The whole process was difficult. I couldn’t get much support until the film was nearly finished. During the filming we had quite anxious periods as the industry were every where and we had to be very careful what we did. When we were filming in the night -- accompanied by 2 military guys in civilian clothes -- we were even threatened with an AK 47 rifle!
To get the peoples’ trust and to find out who we could trust ourselves in this corrupt situation was a thing on its own. The whole project has caused many sleepless nights, a big responsibility for the people and much stress also for my home situation. After filming we heard that Jane got fired and I decided to collect money and send it through a channel that would arrange for her an own business. This stress didn’t stop till the film was finished and then it got even worse when the film was shown on television. I am glad it is now settling down a bit.
Tell me about the technical side of the film; your relation to the film’s cinematographer, what the film was shot on and why it was decided to be photographed this way.
I get many complements about the cinematography and I sincerely appreciate that. My relation to the cinematography is that I did it myself.
Talk a bit about the experiences (festival or non-festival) that you have had with the film. Have you had any interesting audience stories or questions that have arisen at screenings?
I am very surprised and sometimes shocked by all the reactions and discussions that the film is raising after a screening. Most people get really angry on the situation and say they will never buy a rose again. I then of course explain that stop buying roses will not help the situation or benefit anyone. Most of the times there are also farmers at the screening and they get angry at me, as they don’t recognize their company in the films’ situation. In Edinburgh I was shocked as even some people from Kenya got angry at me;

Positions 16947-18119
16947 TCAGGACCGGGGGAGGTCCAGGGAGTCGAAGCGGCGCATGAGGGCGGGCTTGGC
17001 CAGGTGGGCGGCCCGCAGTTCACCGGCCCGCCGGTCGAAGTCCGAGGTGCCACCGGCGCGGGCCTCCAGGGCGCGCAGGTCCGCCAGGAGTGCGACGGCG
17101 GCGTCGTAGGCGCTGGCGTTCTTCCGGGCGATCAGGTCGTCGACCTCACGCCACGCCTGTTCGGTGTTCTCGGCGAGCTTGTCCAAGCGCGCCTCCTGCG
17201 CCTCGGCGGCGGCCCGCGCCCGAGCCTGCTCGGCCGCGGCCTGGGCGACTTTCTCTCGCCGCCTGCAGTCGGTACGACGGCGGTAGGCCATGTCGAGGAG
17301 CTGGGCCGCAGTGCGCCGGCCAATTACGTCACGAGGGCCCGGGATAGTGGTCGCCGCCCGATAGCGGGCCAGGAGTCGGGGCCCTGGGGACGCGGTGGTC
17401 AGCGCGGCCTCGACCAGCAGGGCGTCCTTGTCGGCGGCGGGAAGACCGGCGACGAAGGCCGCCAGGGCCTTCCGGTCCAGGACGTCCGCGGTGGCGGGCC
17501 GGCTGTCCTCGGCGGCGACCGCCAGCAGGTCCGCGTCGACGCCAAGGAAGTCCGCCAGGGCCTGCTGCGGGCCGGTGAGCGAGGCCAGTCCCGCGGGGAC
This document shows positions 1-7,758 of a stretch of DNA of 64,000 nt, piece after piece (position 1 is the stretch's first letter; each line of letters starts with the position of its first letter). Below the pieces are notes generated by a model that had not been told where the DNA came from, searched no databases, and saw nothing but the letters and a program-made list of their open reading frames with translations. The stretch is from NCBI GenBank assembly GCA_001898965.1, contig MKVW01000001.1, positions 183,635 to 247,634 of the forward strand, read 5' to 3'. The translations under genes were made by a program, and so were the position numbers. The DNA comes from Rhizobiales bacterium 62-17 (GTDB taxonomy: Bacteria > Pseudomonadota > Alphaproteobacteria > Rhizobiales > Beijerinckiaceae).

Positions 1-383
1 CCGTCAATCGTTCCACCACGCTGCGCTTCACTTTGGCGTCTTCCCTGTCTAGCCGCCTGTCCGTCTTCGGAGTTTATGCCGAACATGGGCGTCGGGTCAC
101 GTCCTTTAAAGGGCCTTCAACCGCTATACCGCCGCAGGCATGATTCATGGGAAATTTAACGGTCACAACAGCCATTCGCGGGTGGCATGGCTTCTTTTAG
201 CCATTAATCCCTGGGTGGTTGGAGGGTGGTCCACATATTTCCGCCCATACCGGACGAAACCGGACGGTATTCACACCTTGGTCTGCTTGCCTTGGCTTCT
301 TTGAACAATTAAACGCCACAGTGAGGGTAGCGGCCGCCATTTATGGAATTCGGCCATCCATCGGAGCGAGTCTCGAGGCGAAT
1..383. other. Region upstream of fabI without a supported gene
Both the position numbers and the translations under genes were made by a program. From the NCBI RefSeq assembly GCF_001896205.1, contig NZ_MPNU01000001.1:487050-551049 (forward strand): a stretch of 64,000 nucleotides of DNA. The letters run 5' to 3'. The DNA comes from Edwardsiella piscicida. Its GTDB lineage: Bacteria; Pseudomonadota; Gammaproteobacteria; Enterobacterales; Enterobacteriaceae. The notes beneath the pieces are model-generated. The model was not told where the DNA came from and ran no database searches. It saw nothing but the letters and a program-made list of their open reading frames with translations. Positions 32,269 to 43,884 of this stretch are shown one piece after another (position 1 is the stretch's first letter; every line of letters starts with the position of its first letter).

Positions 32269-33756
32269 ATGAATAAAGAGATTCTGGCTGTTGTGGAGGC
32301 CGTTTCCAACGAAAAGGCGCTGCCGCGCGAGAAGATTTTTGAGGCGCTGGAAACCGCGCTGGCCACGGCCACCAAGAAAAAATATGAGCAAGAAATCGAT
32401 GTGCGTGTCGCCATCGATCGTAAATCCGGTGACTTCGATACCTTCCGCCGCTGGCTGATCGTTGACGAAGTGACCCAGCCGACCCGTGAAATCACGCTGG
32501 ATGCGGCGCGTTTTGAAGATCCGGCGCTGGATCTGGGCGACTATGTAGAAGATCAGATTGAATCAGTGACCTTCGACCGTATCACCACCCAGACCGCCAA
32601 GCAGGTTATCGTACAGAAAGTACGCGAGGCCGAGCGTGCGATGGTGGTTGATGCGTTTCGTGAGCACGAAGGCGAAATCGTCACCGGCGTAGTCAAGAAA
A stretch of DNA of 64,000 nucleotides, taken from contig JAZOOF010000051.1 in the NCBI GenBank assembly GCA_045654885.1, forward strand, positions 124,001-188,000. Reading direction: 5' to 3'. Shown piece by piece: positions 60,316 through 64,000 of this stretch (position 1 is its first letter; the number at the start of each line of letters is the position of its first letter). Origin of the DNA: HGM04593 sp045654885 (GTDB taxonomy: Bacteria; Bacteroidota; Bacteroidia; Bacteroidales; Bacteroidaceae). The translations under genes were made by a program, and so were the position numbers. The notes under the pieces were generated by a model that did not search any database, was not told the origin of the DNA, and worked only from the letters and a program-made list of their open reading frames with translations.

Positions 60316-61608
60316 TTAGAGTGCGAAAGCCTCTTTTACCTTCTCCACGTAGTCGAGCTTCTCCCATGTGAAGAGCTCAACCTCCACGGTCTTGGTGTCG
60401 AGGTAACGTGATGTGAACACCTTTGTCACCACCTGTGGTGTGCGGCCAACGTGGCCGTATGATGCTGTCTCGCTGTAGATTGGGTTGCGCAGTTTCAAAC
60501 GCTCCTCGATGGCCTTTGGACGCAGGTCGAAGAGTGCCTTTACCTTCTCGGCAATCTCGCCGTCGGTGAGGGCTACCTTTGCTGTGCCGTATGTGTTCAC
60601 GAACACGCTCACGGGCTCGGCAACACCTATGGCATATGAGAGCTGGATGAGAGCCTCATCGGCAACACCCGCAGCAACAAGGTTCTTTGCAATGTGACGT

they really thought it was my obligation to point out exactly which companies are doing this.
Who would you say your biggest inspirations are in the film world (directors, actors, cinematographers, etc)? Did you have inspirations from filmmakers for this film in particular?
I am mostly inspired by life itself. I am not so much inspired by other filmmakers, but of course like some films more than others. Most films I like are different compared to my style. I think the Dutch Heddy Honigmann and John Appel are very good in what they do.
I also respect Hubert Sauper, the director of “Darwin’s Nightmare”. Some people compare my film with this film as it deals with similar issues.
I was already working on my film when I indeed saw “Darwin’s Nightmare” on IDFA. I was doing volunteer work for that festival and driving directors from the airport to the festival. The first director I drove was Hubert Sauper. As I did not know the way to the festival I let him read the map. When I saw his film, it gave me even more reason to continue my film.
If you weren’t in this profession, what other career do you think you would be interested in?